When 6-h-old biofilms on the polystyrene bottomed plates were treated with either H2-74 or H2-81 at a concentration of 4 × MIC, few bacteria on the plates were observed using scanning electron microscopy. When treated with vancomycin (128 mg/l), the morphology of the biofilms was similar to that treated with 0.1 % DMSO as a negative control (Fig. 3).

Fig. 3
figure 3

SEM of biofilms treated with the derivatives H2-74 or H2-81. An overnight culture of S. epidermidis ATCC 35984 was inoculated into polystyrene 96-well plates and incubated for 6 h. Then, DMSO, vancomycin (128 mg/l), or 4 × MIC of H2-74 and H2-81 was added into each well and incubated for 16 h. The biofilm samples were fixed with gluteraldehyde and observed by SEM

When the bactericidal activity of the derivatives on mature (24-h-old) biofilms of S. epidermidis on glass was assessed by confocal microscopy with Live/Dead staining (CLSM), all six derivatives showed bactericidal activities at 4 × MIC. H2-81 reduced the viability to 12.3 %, while H2-60 and H2-57 reduced viability to 14 and 17.1 %, respectively. The proportion of viable cells in the biofilms treated with vancomycin (128 mg/l) was 88.6 %, similar to that of 0.1 % DMSO (Fig. 4).

Fig. 4
figure 4

Bactericidal effect of derivatives on mature biofilms of S. epidermidis observed by CLSM. Overnight cultures of S. epidermidis ATCC 35984 were inoculated into FluoroDishes and incubated at 37 °C for 24 h, and then the biofilms were treated with derivatives at concentrations of 4 × MIC for another 16 h. The biofilms were visualized by CLSM with Live/Dead BacLight viability staining (SYTO9/PI). Cells stained with green fluorescence are viable and with red fluorescence are dead. The images of three-dimensional biofilm structure were created by IMARIS 7.0.0 software. The percentages of green bacteria in total bacteria were calculated by ImageJ using the intensity of green fluorescence divided by that of total fluorescence

Cytotoxicity and hemolytic activity of the derivatives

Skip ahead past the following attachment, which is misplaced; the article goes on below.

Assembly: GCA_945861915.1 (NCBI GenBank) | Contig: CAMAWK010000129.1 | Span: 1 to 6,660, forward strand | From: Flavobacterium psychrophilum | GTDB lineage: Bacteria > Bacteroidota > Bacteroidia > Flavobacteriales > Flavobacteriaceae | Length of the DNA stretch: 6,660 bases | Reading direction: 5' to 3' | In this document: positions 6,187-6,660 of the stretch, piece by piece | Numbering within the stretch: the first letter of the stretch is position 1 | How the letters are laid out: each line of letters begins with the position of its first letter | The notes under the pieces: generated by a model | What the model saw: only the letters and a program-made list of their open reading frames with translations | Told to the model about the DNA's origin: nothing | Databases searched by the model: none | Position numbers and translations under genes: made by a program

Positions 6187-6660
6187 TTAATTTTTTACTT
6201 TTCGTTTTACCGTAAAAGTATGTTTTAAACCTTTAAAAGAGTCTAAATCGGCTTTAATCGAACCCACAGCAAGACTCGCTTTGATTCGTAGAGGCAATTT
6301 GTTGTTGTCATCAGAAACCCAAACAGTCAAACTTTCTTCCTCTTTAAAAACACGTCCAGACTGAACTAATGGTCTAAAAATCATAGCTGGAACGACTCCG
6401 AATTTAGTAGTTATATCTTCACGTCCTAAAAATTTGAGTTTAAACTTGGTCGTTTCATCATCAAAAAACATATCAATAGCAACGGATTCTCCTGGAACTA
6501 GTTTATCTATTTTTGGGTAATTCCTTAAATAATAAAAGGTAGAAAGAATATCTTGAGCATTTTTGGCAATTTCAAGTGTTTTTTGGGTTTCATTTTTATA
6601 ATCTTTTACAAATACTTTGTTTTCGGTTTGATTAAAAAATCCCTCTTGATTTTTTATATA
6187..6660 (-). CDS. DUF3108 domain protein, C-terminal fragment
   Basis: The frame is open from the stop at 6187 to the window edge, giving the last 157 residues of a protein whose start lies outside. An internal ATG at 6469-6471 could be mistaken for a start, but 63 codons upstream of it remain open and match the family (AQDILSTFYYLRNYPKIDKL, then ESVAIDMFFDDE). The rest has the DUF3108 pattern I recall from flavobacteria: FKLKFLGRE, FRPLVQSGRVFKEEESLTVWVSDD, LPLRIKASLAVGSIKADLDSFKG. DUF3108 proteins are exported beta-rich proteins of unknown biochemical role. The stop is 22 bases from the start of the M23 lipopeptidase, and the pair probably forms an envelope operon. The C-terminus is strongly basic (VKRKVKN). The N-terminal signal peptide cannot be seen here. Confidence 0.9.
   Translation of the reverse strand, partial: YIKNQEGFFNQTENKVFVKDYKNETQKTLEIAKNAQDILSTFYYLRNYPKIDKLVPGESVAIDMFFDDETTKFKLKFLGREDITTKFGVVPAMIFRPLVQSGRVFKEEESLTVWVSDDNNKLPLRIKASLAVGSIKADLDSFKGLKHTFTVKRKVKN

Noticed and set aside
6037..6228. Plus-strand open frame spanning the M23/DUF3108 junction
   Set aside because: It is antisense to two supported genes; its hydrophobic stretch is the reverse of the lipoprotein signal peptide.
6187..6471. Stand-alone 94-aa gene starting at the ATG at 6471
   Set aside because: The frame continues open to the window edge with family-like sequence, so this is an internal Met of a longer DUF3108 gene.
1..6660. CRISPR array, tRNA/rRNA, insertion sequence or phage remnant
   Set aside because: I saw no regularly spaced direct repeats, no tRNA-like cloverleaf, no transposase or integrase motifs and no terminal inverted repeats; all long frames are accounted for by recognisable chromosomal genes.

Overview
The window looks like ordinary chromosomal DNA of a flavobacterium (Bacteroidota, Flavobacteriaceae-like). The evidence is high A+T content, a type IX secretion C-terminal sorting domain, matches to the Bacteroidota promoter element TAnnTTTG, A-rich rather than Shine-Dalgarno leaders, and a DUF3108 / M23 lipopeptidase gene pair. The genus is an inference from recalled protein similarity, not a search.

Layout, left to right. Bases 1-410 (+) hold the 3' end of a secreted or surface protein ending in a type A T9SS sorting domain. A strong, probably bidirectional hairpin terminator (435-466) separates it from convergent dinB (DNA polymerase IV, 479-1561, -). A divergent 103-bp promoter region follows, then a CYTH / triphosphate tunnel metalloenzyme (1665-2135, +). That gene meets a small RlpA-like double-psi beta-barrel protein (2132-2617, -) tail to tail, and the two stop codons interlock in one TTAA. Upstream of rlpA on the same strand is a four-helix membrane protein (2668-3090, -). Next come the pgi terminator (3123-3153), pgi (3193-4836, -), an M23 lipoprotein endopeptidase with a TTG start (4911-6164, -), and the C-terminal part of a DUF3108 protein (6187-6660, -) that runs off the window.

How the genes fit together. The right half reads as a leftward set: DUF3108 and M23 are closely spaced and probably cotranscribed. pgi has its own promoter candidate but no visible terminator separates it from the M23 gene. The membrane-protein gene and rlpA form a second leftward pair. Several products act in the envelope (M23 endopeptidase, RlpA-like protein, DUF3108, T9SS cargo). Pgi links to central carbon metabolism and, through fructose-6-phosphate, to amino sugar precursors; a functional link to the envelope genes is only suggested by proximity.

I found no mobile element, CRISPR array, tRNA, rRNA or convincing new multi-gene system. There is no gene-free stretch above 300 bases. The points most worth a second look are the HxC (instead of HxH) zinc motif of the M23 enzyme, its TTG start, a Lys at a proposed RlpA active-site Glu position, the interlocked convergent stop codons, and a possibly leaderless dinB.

When the derivatives at six different concentrations up to 200 μM were added onto Vero cells and incubated for 24 h at 37 °C, the formation of formazan in the MTT viability assay was inhibited by less than 3 %. The CC50 values of all the derivatives were therefore greater than 200 μM higher than that of the parent prototype compound (50 μM Cells treated with 0.1 % DMSO showed no cytotoxicity (Table 1).

At the MIC concentrations, all six derivatives lysed healthy human erythrocytes by less than 1 %, while the prototype compound 2 produced 2.31 ± 0.35 % hemolysis (Table 2). Even at the highest concentrations (200 μM), all of the derivatives gave no obvious hemolysis, whereas compound 2 gave 5.24 % hemolysis.

Antimicrobial efficacy of the derivatives in a rabbit subcutaneous S. epidermidis biofilm infection model

We evaluated antibiofilm activities of H2-74 and H2-81 in vivo using a rabbit subcutaneous S. epidermidis biofilm infection model. When 24-h-old biofilms of S. epidermidis on polyethylene disks were implanted subcutaneously and exposed for 72 h to either H2-74 or H2-81 at 4 × MIC, bacterial viability was substantially reduced compared to DMSO or vancomycin controls (Fig. 5). CFUs in biofilms treated with H2-74 were reduced to 2.91 ± 0.42 log10 CFU/cm2 and H2-81 to 2.18 log10 CFU/cm2 (p < 0.05, n = 6), whereas the CFUs in the 0.1 % DMSO-treated biofilms were 5.3 ± 0.15 log10 CFU/cm2, and in the vancomycin-treated biofilms, 5.21 ± 0.24 log10 CFU/cm2.

Fig. 5
figure 5